More than a school: Iowa Wesleyan students fearful, but hopeful about university's future


    Chazz Brown, business major at Iowa Wesleyan University/Beth Waldon

    The Iowa Wesleyan Board of Trustees is expected to meet next Thursday, to discuss the fate of the university.

    Until that happens, several students have chosen to stay positive about the future of their school. They tell KTVO Iowa Wesleyan is more than a school, it's a home away from home. Some have traveled from Chicago, Ecuadoror for others, it was just a trip down the road.

    A lot is at stake this month for not only the students, but the community that surrounds the university.

    Students said they were made aware of their school's financial crisis in an email last Friday.

    "My first thoughts when I heard this was, wow,” said Education/Psychology major Kodi Rundquist. “What's going on, what's happening, why is this happening, and what can we do to stop it?"

    Administrators say the university needs $2.1 million to finish off the spring semester, and $4.6 million to get through December 2019.

    "We're looking much farther than that,” said Meg Richtman, Vice President for Strategic Initiatives. “We're looking at other alternatives for the institution, different partnerships, we want to make sure we get the runway to get our students graduated in May and that's our work right now, that's what we're doing."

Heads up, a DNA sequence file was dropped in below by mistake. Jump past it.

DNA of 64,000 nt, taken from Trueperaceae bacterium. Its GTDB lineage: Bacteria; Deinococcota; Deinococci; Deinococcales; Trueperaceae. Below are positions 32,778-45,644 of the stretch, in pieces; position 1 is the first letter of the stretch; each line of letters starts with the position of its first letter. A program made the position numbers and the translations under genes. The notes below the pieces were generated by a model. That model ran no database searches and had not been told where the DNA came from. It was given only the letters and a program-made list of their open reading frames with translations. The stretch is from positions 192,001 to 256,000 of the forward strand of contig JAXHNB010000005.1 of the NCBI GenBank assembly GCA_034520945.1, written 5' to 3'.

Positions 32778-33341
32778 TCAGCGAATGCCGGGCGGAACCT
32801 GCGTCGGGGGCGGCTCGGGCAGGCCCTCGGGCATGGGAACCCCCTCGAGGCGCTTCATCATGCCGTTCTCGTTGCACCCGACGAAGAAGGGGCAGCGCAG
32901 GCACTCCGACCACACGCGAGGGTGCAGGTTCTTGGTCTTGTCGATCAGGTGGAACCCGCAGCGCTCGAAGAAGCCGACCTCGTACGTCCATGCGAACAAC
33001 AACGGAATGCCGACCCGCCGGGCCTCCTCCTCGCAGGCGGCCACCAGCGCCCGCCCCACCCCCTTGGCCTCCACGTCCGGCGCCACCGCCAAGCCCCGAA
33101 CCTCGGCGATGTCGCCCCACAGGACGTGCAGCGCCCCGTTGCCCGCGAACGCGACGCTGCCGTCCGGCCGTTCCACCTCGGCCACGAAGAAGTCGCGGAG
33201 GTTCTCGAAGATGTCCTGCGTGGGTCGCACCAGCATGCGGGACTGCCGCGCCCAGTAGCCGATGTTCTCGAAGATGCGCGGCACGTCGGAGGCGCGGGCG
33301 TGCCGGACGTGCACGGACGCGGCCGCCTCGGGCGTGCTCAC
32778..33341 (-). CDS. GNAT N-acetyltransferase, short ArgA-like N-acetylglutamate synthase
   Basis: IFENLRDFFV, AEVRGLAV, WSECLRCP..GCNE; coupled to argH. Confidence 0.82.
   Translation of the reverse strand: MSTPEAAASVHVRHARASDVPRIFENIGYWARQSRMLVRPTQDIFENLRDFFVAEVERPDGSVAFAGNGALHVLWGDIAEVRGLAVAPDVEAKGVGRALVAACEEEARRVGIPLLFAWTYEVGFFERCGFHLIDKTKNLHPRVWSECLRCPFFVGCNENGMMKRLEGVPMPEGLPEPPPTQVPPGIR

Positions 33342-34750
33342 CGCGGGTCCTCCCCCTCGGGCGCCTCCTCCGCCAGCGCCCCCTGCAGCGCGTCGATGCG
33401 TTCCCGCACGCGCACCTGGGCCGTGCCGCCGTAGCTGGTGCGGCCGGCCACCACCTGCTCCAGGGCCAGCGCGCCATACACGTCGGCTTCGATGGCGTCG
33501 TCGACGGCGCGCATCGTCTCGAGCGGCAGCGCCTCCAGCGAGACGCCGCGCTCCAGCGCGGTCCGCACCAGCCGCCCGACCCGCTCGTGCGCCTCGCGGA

For Iowa Wesleyan business major Chazz Brown, graduation day couldn't arrive fast enough.

    "I actually graduate in May,” Brown said. “When I first got here, never did I think that this would be something I’d have to deal with my senior year.”

    117 of the nearly 700 students enrolled at Iowa Wesleyan are international students, and close to half of that amount are athletes.

    Criminal justice major Bryan Bonilla falls into both of those categories. He traveled from Ecuador two years ago to play soccer for Iowa Wesleyan.

    "Being away from homeit's kind of sad, because you miss your family in Ecuador, but the family that I have met here is amazing," Bonilla said.

    Rundquist's journey at Iowa Wesleyan has just begun.

    "I transferred here last year,” she said.

    But as many students have learned, it doesn't take long to develop a bond.

    "There are people who have relationships here, who built lives here, who established connections that won't ever be erased,” Brown said.

    Administrators are still weighing options.

    "Everything is a possibility,” Richtman said. “We've been with the USDA, we've been with business leaders and partners and alumni and friends and regional partners have been coming forward and we're talking with everyone right now, and that's really all I can share beyond that. We'll just continue all the conversations and bring forward some of those opportunities to the board next week."

    The university received a very generous donation Thursday. Biology professor Dolores Graf Poulter Wilson recently announced that she will be donating $500,000 to her alma mater.

    CLICK HERE to contribute to the Iowa Wesleyan fund.


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